Did you lose/gain some weight?
Are you going to go for a girl?
How much money can you make with that?
Why is your husband (fill in the blank)?
Is your son….?
Are you still breastfeeding?
How long do you plan on breastfeeding?
When will your book come out?
How long have you been working on it/that?
The one about having a girl is my favorite. I am a happily married woman with 2 beautiful children (precisely what I wanted for myself) and while I wanted to have a girl, shortly after realizing I wasn’t having a girl, I closed that chapter.  I simply realized that no 2 kids are alike and that having 2 children is what I wanted, that gender preference, while I am sure many had it, is an unfair demand to have.  In fact, I think it’s perfect I am a mom of 2 boys because I have studied relationship and men for quite some time before getting married and in some ways, watching the world through my boys’ eyes is completing this research for me.  I am able to understand men in a way I couldn’t until I was able to picture that every one of the men I know was once a little boy.  That gave me perspective I never thought of.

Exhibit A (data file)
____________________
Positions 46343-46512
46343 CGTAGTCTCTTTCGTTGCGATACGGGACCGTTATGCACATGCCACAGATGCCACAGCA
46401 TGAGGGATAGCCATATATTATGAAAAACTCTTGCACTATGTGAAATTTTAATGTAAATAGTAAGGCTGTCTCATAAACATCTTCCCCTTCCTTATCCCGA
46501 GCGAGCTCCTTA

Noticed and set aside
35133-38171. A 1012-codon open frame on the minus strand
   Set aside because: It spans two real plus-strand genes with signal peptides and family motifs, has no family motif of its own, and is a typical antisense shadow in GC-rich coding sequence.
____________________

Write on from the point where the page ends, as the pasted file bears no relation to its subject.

To ask me if I will “chase a girl” as some would tell me is even rude because I just turned 40 and after my second pregnancy, I was recommended not to get pregnant again.  I didn’t have issues, but I could’ve and that was a scary thought.  To think that my ambition to have a girl could in any way jeopardize my health and leave my 2 already existing children without a mother is a narrow minded proposition at best.  Besides, I have friends who have little girls so when I want to play with one, I can, I don’t have to commit to raising her.
I am not sharing this because I am bitter, I am not.  In fact, I am committed to not being triggered by anything that people ask because when I am, I gave them my power.  But I wanted to share this experience to underline that asking a serious of stupid questions like this is not about intimacy or getting closer to someone but more like interrogation that I don’t think most of us appreciate.  You can be curious without being nosy.